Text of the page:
The water rose quickly around Bonnie Mattie's home in Daisytown, taking much of what was in its path: a travel-trailer, an outdoor smoker nailed to the garage, her son's shed.
"It took it just like it was a little twig or something," she said of her granddaughter's trampoline, which also was swept away, along with an above-ground swimming pool.
"It's been a crazy day from the time I've gotten up."
She and many residents of West Pike Run likely will spend their weekends cleaning up after up to 3 inches of rain Friday morning caused the 10-square-mile township in Washington County to declare a state of emergency.
"I've been here 55 years and haven't seen a storm like this," said township Supervisor Phil Podroskey. "It's been a long, long time since it flooded like this."
Streams and creeks in the township, about 50 minutes south of Pittsburgh, ran over their banks Friday morning and a small number of people were evacuated, a county dispatch supervisor said. That included children at a day-care center, Mr. Podroskey said.
Authorities said about 40 homes were flooded up to the basement or first floor, and that most heavy rainfall was concentrated in residential areas. Township manager Erin Sakalik said she and a team were assessing damage on foot Friday and dispatched about 20 more volunteers late in the afternoon when they realized the flooding was more widespread than first thought -- she estimated two-thirds of the township was affected.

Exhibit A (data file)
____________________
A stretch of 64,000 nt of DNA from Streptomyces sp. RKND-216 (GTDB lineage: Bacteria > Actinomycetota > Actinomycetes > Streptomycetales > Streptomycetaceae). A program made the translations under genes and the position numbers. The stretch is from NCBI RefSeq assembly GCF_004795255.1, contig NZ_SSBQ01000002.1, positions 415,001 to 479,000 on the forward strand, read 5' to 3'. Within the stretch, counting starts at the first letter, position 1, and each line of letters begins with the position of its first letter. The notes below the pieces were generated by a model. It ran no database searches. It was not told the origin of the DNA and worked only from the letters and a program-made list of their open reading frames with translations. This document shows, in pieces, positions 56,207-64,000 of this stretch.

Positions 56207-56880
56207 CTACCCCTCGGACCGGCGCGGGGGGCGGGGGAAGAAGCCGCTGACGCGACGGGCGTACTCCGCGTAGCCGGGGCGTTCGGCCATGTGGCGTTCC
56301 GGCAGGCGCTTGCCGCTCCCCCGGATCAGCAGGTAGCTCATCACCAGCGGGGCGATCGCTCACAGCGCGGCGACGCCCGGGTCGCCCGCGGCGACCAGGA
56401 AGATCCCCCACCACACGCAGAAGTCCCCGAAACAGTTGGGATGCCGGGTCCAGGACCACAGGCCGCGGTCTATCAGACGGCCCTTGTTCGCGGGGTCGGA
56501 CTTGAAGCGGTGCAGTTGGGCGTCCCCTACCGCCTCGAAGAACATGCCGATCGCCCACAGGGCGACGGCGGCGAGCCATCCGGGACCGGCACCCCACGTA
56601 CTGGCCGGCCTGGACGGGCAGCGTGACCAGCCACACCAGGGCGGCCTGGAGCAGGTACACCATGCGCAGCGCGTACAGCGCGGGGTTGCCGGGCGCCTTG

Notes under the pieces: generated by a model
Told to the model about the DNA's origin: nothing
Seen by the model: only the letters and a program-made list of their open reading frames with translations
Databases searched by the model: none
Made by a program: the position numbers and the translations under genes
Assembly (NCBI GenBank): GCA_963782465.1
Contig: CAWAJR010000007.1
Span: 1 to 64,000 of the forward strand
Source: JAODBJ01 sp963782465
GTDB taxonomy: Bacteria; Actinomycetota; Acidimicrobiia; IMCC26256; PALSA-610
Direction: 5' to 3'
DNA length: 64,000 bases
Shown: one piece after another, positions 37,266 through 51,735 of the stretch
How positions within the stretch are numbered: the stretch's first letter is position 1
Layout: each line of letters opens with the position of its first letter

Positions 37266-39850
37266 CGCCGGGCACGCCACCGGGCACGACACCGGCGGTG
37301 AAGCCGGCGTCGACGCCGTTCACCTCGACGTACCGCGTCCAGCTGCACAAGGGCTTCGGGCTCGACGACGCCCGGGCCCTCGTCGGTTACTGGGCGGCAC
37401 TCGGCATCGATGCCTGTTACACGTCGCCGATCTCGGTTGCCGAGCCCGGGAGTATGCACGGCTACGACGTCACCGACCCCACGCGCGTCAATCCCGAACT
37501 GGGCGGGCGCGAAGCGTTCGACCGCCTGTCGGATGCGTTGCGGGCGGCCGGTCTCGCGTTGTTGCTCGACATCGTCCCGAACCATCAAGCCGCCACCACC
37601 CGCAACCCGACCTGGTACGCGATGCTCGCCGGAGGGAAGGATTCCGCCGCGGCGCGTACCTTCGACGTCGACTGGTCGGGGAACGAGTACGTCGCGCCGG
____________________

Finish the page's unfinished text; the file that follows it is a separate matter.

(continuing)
At the height of storm, 10 roads were closed; most had reopened late afternoon Friday.
"It was like a black cloud just hovered over the township," Ms. Sakalik said.
No injuries related to the weather were reported in the county. The Red Cross aided those displaced in West Pike Run.
John Darnley, meteorologist with the National Weather Service in Pittsburgh, based in Moon, said Bentleyville and areas south toward California saw an average of 2 inches of rain from 7 to 10 a.m. Friday. Some isolated areas received as much as three.
In Ellsworth, people reported flooded basements, and Long Branch and Twilight reported flooded roads early that morning, the supervisor said.
Numerous roads in that part of the county were closed, and parts of Westmoreland and Fayette counties were also affected by the storms, which arrived with a cold front that moved south and east.
The same storm was also being blamed for a mudslide along the westbound lanes of the Pennsylvania Turnpike Friday, which slowed traffic for a time between Donegal and New Stanton.
The forecast for the region this weekend is sunny and dry with highs in the low 80s.
Molly Born: email@example.com, 412-263-1944 or on Twitter @borntolede. First Published August 23, 2013 12:30 AM